Photo credit: S.C. Asher, Creative Commons/Flickr

Photo credit: S.C. Asher, Creative Commons/Flickr

Nothing high-tech and nothing fancy. I’ve realized that what works for me are actions that trigger additional positive, productive behaviors and require me to be mindful. Here are my favorites strategies for being productive.

Create a keystone habit.

People who are close to me know that I am pretty protective of my leisurely mornings. I wake up around 6 a.m., get dressed (with clothes I laid out the night before), make myself a big breakfast, and catch up on my favorite blogs. No rushing, no panic, and no hunger.  As a result, I am happy, I don’t get hulk-smash hungry in the middle of the morning (which makes me irritable and unable to focus), and I arrive at work determined and ready to dig in. This one habit sets the tone for a productive day. Alexis Grant, a writer and digital strategist, talks about the power of positive, daily habits in her newsletter:

If I’d only started doing yoga, this wouldn’t qualify as a keystone habit. But as my yoga practice becomes more consistent — I now go twice a week — I find myself forming other healthy habits, too. Because I feel so good after yoga, I don’t eat unhealthy food when I get home. And because I want to feel good at yoga the next day, I’ve been skipping my unhealthy evening snack, too.

Cultivating ONE new habit has helped me create a healthier lifestyle.

But you don’t have to apply this science to your health. Here are a few other areas where you might want to create or change a keystone habit: 

Writing — What ONE writing habit could you focus on that would serve as a launch board for a great writing career? It could be committing to writing 100 words each day or blogging for 30 minutes as soon as you get up. If you can stick to one positive habit, you’ll soon see the benefits and reap the rewards… and then adopt other smart writing practices, too.

What habit can you adopt that will anchor your day and push you to do better work?

Start the work day with easy wins.

For me, this is usually responding to emails, updating the writer or editorial calendar, or sorting articles that need edits. These are light things that tend to have a domino effect on me: I start plowing through similar activities and get into a groove.

End a meeting with next steps and get an agenda before hand. 

I’ve become religious about this. When we meet, we should be able to answer the question: Why are we here? And when we’re done, we should be able to answer: What will be accomplished now that we’ve met?

Carve out time to think big.

Friday’s at work are light days. We don’t publish a lot of content on Friday for two reasons: 1. Fridays are our lowest traffic days 2. I need time to meet, read, reflect, and plan! So on Fridays, my day isn’t jammed with tons of tasks like editing articles, pitching, and meetings. Instead, I’m doing more of my big-picture thinking and supporting the other people on my team. LinkedIn’s CEO, Jeff Weiner, advocates scheduling nothing on a daily basis.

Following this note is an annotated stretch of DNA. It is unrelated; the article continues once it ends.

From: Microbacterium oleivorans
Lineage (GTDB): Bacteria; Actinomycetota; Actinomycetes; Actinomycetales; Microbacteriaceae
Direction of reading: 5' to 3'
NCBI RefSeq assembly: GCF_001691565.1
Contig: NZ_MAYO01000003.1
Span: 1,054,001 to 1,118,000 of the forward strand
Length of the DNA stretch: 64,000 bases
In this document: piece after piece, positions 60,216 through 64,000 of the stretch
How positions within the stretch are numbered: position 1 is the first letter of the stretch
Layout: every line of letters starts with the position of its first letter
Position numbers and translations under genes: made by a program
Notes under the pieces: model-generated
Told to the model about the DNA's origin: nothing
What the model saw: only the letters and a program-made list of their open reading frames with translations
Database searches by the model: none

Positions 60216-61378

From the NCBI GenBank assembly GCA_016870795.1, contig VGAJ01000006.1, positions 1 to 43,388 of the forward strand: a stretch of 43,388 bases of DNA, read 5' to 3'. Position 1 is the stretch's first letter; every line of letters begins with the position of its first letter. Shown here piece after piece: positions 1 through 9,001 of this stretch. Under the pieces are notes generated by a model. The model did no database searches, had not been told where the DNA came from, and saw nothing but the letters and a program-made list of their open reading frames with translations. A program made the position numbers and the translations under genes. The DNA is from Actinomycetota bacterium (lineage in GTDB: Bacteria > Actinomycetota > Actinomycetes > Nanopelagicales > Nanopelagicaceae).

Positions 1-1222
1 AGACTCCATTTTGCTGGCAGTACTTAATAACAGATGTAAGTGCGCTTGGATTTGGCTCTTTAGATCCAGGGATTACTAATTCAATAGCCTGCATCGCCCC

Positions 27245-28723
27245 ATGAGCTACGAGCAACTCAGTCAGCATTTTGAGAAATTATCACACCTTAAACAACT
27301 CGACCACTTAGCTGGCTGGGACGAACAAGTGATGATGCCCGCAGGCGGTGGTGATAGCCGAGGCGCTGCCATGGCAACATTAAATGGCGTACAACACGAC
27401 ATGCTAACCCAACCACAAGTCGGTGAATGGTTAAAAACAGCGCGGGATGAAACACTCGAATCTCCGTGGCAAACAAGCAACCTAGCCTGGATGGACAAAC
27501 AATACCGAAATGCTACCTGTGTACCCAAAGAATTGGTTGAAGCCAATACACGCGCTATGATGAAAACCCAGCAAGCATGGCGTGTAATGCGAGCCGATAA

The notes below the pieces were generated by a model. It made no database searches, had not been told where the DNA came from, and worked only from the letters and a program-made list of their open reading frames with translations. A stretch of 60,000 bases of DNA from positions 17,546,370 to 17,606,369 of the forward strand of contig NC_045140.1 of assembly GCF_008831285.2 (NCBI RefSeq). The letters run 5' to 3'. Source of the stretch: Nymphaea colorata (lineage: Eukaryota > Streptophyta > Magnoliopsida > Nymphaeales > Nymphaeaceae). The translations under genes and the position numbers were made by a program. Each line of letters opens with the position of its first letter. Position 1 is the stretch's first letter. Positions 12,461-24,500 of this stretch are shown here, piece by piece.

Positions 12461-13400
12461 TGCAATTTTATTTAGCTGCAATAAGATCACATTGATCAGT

In aggregate, I schedule between 90 minutes and two hours of these buffers every day (broken down into 30- to 90-minute blocks). It’s a system I developed over the last several years in response to a schedule that was becoming so jammed with back-to-back meetings that I had little time left to process what was going on around me or just think.

At first, these buffers felt like indulgences. I could have been using the time to catch up on meetings I had pushed out or said “no” to. But over time I realized not only were these breaks important, they were absolutely necessary in order for me to do my job.

Here’s why:

As an organization scales, the role of its leadership needs to evolve and scale along with it. I’ve seen this evolution take place along at least two continuum: from problem solving to coaching and from tactical execution to thinking strategically. What both of these transitions require is time, and lots of it. Endlessly scheduling meeting on top of meeting and your time to get these things right evaporates.

Even if you aren’t a manager, time to reflect is priceless and critical to your growth.

If it matters, put it on your calendar.

This is to follow up with the point above. If you need time to read, put it on your calendar. Want to check in with co-workers, put it on your calendar. Honor it so it becomes a regular part of your schedule.

Ignore things you’re not ready to use.

When you’re tying to push yourself to grow, it’s easy to consume information constantly. I have a tendency to do that but here’s the thing: if I don’t act on knowledge, I lose it. So unless I am ready to change something or need help planning something, I try to limit what job-related stuff I read.  For example, if I’m not going to dive into Google+ now, I’m going to hold off on reading about it until I am. Of course, you need to know what’s going on in your field, but you should carefully pick the publications you need, and be OK ignoring the rest.

What helps you be productive?